An Apostle of Democracy
All the Gurus were apostles of democracy. This was something newat that time. They wanted to develop a sense of power and responsibilityin the people. They encouraged them to exercise self-expression andself-reliance. They took care to impress upon their disciples that, amongthem, claims to seniority or superiority had all to rest on merit. Hewho took the greatest pains to do even the lowliest service to thepeople, along with being devout and regular in his prayers, was to beworthy of the highest honour. A memorable illustration of this idealwas witnessed long afterwards when the Sikh power was in the making.
The Nawab of Lahore, in order to appease and win over the Khalsa,offered the title of “Nawab”, a Jagir of one lakh, and a rich robe ofhonour to a suitable Sikh. He sent a messenger with the offer to theSikhs assembled at Sri Akal Takhat, Amritsar, and requested them tochoose someone for the purpose.’ Let it go to Kapoor Singh, whocleans the Khalsa’s stables and is now fanning the assembly.’ Thiswas the unanimous decision.
Guru Gobind Singh completed the development of the Sikhcharacter. He gave his Sikhs many practical lesson in self-rule, selfreliance, and self-expression. We know that after he had baptized thefive Dear Ones, he implored them to baptize him in the like manner.
It is on that account that he has been called the Guru who was also adisciple at the same time.’
Once, when on his way to the Deccan, he made a sign of salutationto the shrine of a renowned Sadhu, named Dadu. The act was inviolation of the principles of Sikhism. The Sikhs at once stood up andprotested against the Guru’s violation of his own teachings. He gladlyconceded that it was a msitake on his part. He agreed to be judgedand punished by the Sikhs. They did not hesitate. They sat as judgesand fined him. He gladly paid the fine and added that he had committedthe mistake purposely. He had wanted to test them.
Later, when he deputed Banda Singh to the Panjab, he sent fiveSikhs with him to be his counsellors. Banda Singh was strictly enjoinedto pay due heed to their advice. He was also told that he must donothing in opposition to the wishes of the general body of the Khalsa.
Still later, when he was about to retire to his Celestial Home, heinvested the Khalsa under the guidance of Guru Granth Sahib with thefull authority till then exercised by the Guru. Here was the fullestdevolution of power and responsibility amongthe masses.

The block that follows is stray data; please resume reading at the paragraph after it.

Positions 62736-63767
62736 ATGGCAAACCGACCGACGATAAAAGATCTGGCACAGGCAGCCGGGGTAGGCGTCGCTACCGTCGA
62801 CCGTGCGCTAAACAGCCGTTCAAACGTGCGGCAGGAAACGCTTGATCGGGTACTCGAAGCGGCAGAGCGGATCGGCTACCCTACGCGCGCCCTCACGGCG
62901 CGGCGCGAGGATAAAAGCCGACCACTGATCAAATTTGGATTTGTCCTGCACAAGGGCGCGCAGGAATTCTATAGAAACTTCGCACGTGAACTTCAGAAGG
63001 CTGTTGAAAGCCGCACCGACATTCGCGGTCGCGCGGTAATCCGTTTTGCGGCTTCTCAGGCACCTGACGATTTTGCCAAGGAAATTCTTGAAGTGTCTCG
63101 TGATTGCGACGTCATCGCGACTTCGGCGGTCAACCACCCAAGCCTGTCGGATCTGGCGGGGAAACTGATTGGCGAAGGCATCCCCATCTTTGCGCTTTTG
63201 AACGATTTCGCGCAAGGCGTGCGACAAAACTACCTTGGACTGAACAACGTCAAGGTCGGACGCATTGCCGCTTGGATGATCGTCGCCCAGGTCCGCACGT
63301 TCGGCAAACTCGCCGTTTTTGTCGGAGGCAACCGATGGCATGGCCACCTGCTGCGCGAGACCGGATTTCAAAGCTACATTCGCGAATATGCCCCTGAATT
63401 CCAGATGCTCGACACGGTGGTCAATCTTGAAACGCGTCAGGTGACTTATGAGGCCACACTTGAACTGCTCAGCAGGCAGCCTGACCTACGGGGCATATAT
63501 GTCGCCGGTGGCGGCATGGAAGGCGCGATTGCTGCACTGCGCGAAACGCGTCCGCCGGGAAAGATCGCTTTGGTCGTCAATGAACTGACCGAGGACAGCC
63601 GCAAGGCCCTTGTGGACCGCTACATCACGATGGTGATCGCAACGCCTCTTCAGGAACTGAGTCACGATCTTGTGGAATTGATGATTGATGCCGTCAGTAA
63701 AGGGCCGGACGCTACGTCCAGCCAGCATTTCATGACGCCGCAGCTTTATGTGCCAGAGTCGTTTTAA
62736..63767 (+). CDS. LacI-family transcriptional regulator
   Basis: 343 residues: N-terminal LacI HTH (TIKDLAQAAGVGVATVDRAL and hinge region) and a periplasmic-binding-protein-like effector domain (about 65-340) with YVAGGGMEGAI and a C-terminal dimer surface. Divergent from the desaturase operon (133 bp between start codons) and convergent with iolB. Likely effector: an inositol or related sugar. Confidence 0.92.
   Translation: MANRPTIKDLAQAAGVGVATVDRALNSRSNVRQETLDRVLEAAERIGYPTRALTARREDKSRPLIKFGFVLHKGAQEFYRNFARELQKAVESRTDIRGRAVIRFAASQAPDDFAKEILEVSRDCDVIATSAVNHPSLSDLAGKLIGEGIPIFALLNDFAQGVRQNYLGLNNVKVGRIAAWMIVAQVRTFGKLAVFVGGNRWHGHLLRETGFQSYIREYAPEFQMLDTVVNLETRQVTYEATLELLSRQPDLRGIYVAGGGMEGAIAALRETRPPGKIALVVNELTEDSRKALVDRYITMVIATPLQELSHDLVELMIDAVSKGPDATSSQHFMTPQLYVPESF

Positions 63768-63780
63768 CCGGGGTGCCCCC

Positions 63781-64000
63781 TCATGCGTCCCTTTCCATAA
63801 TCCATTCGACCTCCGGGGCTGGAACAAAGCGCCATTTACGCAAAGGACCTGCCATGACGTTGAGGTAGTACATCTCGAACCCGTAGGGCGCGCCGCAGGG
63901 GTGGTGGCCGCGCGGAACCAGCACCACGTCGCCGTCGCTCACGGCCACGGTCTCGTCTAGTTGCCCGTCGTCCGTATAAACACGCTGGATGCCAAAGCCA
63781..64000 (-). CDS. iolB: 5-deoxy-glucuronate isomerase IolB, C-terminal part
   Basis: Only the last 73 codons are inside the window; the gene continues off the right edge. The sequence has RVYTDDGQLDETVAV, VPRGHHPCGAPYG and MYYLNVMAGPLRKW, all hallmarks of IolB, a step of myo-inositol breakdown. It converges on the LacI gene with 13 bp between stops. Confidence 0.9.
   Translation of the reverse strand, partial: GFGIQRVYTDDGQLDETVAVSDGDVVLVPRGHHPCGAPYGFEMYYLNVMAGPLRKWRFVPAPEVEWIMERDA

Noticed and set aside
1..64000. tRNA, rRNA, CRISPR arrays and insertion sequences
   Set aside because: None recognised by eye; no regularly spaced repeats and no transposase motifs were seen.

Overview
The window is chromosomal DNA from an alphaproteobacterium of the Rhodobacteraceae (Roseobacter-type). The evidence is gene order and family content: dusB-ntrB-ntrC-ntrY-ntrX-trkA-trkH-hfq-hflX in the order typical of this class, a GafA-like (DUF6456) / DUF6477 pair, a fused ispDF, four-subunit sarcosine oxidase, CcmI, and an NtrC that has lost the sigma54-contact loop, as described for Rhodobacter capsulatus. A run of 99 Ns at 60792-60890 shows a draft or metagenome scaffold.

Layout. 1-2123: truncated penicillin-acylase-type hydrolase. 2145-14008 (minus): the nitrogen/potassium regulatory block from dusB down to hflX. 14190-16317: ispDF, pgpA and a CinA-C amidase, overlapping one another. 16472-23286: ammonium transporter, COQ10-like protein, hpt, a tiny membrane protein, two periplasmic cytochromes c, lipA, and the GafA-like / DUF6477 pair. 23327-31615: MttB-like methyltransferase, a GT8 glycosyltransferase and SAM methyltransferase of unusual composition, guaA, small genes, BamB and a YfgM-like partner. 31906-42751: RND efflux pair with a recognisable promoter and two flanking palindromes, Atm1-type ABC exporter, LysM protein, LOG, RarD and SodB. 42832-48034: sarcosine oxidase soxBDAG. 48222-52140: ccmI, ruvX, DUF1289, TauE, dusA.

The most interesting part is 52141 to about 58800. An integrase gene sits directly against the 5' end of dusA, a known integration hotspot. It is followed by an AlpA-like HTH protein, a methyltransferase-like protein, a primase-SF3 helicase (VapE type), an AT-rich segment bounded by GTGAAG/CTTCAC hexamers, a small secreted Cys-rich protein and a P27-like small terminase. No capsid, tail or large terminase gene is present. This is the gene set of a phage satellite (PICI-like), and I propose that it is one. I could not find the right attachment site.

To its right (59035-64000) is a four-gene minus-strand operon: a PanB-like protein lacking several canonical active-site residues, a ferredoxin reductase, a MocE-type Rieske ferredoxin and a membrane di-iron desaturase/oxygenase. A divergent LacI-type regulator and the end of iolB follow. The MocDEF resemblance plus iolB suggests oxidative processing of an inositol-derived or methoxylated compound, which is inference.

The lesson taught by the Guru has gone deep into the Sikhcharacter. They have been always in the forefront of all popularmovements against autocracy in any form and in any sphere.
Free form Pride and Vanity
Though endowed with great gifts and noble qualities, he never feltproud or vain on that account. He lifted the depressed and the lowlyto a position of equality with the “high caste people”, and made themmembers of his Khalsa on the same footing as the Brahmins orKashatriyas; yet he never boasted of having done a favour to them.
On the other hand, he attributed all his own success and greatness tohis Khalsa. “It is through their kindness that I have been so exalted;otherwise there are millions of worms like me.”
When he won battles, he did not boast of the victories as beingdue to his valour; but invariably attributed them all to the grace of Godand the bravery of his soldiers.
Humorous and Witty
He possessed great wit and humour and he made use of this qualityin driving home the lessons which he wanted to teach, or in clinchinga point in argument. For example, one day he secretly dressed a donkeyin the skin of a tiger. All animals fled from the supposed tiger in fright,and soon, complaints were brought to the Guru that a very big tigerwas disturbing the people. When a hunting party challenged the supposedtiger, he brayed in terror and ran to his master. Thereupon, the Guruimpressed upon his followers the benefit and necessity of their keepinga bold exterior and preserving their form, faith, and observances, distinctfrom the mass of the Hindus who were then mostly idolatrous, casteridden, and superstitious. On another occasion, Bahadur Shah wasdiscussing religious matters with him, and said, ‘There is only oneGod.’ The Guru said, ‘No, there are three Gods.’ The Emperorretorted, ‘Even a child knows that there is only one God.’ ‘No,no,’
said the Guru, ‘there are three Gods. The first is the one who iscalled Allah or the God of the Muslims; the second is the one whois called Ram or Ishwar, the God of the Hindus. These two are inapparent and constant strife and rivalry, for each of them apperarsto have sworn to damn for ever the followers of the other. The thirdis the one whom I call Wahiguru Wonderful Lord, who loves all Hiscreatures, Many other anecdotes could be quoted, but these areenough as axamples.
Such then was the Master — a perfect man, Sarav yogi, householder,poet, scholar, thinker, reformer, prophet, lover of truth and purity,fearless as a lion, champion of the weak and oppressed, irreconcilableopponent of tyranny, friend of all; a general, archer, statesman, administrator, patriot, nation-builder, giant in physical strength, and amaster of wit and humour. This is the master at a glance. Who candescribe a full view of him ? Where can you find the like of him ?